Public service "lacks appetite for shared services"

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Public service "lacks appetite for shared services"

Could the election year be an impetus for more sharing?

Australia’s public service lacks the will to embrace shared services, despite the cost savings and simplification it can deliver, according to former Defence CIO Greg Farr.

Speaking to an audience of his peers ahead of yesterday’s iTnews Benchmark Awards, Farr said Defence had “ended up sort of half pregnant” under previous attempts.

“I think we've either got to make up our mind that we want shared services, or whether we don't want shared services ,“ Farr said.

Farr added that shared services could work - especially at the lowest layers of infrastructure and for some applications. But he wasn’t sure whether there was a will at the highest levels of the public service for it.

“I think quite frankly secretaries and agencies like playing in their own bailiwick,” Farr said.

Farr was last night awarded Government CIO of the Year for a project that aims to consolidate some 280 computer rooms down to 10 key facilities. It has already resulted in the decommissioning of Defence's legacy data centre in Canberra.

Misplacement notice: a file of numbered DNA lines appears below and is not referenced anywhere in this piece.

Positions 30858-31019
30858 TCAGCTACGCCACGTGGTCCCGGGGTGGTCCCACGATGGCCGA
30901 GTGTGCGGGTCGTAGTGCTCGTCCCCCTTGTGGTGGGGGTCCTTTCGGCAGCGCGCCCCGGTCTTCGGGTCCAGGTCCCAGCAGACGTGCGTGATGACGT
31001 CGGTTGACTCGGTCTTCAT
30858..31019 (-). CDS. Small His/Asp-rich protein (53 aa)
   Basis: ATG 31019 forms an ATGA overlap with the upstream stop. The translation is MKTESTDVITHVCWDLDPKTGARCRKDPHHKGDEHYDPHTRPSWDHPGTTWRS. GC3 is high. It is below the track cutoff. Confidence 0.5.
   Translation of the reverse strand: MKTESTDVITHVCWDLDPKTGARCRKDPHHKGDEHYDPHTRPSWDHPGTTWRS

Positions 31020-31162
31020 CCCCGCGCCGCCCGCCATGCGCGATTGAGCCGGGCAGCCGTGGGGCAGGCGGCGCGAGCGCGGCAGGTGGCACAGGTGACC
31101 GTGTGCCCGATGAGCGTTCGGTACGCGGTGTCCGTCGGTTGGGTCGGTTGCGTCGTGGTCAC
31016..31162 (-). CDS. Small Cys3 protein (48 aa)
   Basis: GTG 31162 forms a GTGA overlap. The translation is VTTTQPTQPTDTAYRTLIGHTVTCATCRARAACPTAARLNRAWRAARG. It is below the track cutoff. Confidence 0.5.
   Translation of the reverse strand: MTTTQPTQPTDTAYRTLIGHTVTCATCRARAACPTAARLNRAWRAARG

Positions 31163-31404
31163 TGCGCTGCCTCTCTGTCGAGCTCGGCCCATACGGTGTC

Susan Monkley, group manager at the Department of Education, Employment and Workplace Relations offered a contrasting view.

Nominated for DEEWR's shared workflow system, Monkley told the audience she felt there would be a need for greater collaboration and consolidation in IT across government, particularly in an election year.

“Every time we have to go through a portfolio change it is a massive effort, it drains resources, it means you not only have to devote your attention to that but also running the business at the same time,” Monkley said.

That pressure highlighted the need for commonality and sharing across government, she said.

“I think there is more opportunity to have a successful shared services element - but maybe not in traditional moulds," she said.

Farr said individual business owners would still want to do things their own way, but there were still savings to be made in consolidation, simplification and standardisation.

“If the case is built out, I think it can work - provided we don't try and cut down totally the flexibility that business owners genuinely need to run their business.”

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